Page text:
CK: We went, they would, we would go to the bigger city and my parents found a place for me to stay. And the lady, they would pay her. The lady of the house would cook for me, cook for us, and I lived with another girl. And then eventually a cousin. She would cook for us and we had a place to stay and she was being paid and I went to school from there. And we would see our parents, well they would send us with the bus, they would send us some provisions if they wanted to and we would see our parents like Christmas holidays for two weeks, Easter holidays and the whole summer. Between the school year for six years, we would live in the bigger city. So I was shipped out, I mean I left home lets say when I was twelve more or less. Not that far, but yet far enough. There were no phones, so we were more or less isolated, we would communicate by letter, by sending notes. Like sometimes they would send me a box by bus with my name on it and we’d go pick it up. There would be my clean clothes there, a note or maybe some dry food or whatever, this kind of a thing.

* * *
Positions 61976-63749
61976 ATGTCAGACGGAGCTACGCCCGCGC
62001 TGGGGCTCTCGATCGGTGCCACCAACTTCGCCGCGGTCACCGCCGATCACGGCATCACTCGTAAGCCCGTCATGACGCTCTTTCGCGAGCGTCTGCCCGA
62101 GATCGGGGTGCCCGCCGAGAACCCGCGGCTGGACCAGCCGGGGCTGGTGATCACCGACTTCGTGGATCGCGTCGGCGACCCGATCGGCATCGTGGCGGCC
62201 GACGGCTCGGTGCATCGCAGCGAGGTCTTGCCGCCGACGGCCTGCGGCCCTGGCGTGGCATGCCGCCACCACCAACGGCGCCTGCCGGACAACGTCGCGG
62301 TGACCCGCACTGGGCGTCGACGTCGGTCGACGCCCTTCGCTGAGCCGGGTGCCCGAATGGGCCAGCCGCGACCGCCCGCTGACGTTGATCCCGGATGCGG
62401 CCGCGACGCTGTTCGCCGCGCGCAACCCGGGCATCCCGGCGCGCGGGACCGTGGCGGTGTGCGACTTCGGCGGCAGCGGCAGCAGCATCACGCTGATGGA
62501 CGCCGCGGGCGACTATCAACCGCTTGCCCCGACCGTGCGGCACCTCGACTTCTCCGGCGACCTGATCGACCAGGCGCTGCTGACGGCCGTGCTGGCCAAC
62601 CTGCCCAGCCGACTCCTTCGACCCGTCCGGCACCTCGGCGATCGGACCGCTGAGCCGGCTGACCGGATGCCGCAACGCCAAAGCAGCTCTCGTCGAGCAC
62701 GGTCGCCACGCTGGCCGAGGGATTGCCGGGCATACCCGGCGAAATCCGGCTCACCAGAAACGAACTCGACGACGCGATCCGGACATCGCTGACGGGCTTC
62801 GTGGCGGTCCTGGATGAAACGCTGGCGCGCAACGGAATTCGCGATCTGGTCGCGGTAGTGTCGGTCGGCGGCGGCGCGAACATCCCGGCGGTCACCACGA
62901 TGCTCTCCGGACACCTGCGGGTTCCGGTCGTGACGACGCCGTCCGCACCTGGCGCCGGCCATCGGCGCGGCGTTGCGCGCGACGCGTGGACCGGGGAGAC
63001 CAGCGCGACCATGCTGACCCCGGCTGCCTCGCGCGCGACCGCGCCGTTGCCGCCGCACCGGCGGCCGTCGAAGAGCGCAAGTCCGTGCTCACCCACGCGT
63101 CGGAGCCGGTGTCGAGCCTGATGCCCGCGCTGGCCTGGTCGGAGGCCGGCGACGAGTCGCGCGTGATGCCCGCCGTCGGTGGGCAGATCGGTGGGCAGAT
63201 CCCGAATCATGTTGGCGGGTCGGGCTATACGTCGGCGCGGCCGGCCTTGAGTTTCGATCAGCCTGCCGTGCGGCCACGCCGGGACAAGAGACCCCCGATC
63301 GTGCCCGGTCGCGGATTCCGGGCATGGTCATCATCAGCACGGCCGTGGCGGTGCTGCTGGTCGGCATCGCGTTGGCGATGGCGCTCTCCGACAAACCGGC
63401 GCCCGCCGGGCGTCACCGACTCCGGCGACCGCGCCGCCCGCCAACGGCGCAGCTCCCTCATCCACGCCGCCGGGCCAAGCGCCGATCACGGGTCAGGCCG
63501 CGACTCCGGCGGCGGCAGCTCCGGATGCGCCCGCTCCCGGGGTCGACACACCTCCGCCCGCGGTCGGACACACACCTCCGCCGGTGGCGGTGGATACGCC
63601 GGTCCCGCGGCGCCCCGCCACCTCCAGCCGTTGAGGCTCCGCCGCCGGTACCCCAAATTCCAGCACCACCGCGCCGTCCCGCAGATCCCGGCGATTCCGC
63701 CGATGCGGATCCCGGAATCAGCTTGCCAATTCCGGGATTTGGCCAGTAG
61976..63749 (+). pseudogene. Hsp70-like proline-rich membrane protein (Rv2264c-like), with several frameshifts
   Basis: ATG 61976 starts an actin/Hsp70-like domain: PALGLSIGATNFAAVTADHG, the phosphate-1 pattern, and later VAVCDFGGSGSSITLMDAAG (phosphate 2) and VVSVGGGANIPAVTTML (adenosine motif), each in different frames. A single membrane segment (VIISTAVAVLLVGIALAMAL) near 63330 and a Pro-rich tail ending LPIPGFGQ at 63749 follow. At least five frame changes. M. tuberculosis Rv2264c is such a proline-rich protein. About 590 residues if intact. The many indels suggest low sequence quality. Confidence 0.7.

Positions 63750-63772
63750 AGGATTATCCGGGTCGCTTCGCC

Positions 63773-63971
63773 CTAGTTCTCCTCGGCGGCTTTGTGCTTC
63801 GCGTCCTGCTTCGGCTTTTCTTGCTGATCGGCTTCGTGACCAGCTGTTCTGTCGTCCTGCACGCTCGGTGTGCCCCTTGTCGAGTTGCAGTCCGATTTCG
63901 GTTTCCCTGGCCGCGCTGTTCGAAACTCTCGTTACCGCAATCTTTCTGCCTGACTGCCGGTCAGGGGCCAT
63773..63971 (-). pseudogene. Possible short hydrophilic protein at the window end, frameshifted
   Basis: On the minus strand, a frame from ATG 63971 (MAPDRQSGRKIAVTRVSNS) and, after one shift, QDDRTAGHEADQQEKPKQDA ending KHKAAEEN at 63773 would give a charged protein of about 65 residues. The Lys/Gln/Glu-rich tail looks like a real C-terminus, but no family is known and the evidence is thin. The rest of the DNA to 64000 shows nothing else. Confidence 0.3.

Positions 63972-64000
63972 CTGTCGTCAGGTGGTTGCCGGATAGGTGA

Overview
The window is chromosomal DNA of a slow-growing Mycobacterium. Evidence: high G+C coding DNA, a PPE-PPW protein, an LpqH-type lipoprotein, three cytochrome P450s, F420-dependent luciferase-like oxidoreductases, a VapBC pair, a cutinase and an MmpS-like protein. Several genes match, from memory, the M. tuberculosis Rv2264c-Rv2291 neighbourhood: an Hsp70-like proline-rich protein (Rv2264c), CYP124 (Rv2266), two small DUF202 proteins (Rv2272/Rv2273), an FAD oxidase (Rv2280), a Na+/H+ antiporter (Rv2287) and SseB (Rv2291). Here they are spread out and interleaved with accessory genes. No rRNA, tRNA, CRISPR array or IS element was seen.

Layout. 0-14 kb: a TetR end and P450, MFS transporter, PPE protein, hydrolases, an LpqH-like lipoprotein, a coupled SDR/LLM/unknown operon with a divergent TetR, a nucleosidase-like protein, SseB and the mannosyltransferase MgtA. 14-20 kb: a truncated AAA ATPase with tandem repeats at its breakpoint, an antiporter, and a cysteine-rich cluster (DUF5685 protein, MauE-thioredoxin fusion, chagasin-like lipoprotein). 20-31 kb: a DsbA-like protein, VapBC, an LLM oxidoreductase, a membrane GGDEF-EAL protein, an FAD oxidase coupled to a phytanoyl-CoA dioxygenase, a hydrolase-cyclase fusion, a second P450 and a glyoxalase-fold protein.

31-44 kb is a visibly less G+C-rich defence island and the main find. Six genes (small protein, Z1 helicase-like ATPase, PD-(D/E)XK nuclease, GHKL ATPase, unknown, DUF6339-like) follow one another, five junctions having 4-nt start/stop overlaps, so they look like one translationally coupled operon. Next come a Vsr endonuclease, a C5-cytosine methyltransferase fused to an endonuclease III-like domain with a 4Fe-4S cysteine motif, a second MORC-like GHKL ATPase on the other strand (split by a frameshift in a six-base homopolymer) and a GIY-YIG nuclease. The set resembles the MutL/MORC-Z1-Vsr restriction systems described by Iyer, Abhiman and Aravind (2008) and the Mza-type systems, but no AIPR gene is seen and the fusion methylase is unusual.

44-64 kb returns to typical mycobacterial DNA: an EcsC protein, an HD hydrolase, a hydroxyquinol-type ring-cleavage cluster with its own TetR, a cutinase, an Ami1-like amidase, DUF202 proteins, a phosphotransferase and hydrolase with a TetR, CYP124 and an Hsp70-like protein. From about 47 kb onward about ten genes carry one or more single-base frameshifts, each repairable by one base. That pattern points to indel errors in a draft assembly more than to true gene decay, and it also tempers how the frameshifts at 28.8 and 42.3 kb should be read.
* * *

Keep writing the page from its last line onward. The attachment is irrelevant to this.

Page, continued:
LP: Uh huh.
CK: So, yea from the age of twelve I was minding my own business. [laughter]
LP: Yea, sure.
LP: Interesting, I didn’t know that. Um, so coming from, and again…
CK: Oh and I was an excellent student.
LP: Yea? [laughter]
CK: Yes, anyway I went to, at the time we had a boys high school, a men’s high school and a women’s high school.
LP: Uh huh.
CK: So I went to the female high school with the girls, the boys were separate. Which I think its unusual, but was at the time. And we were wearing uniforms. Very strict, everything was very strict. At night, you could not after eight o’clock, no students were circulating anywhere. If they caught you, you were punished. Stay home and study and stuff.
LP: That would make you a good student.
CK: Pretty strict, yea. Pretty strict thing. But, just like I say. Looking at the educational system now, which is good, I don’t have anything against it, its excellent, but those years. I mean right after the civil war and the destruction that the country had and everything. We had an organized school, I mean educational system. Very organized. And I don’t know if it’s the same thing happens now to these countries that are under war and stuff, I don’t know. Maybe yes, I don’t know. But it was good.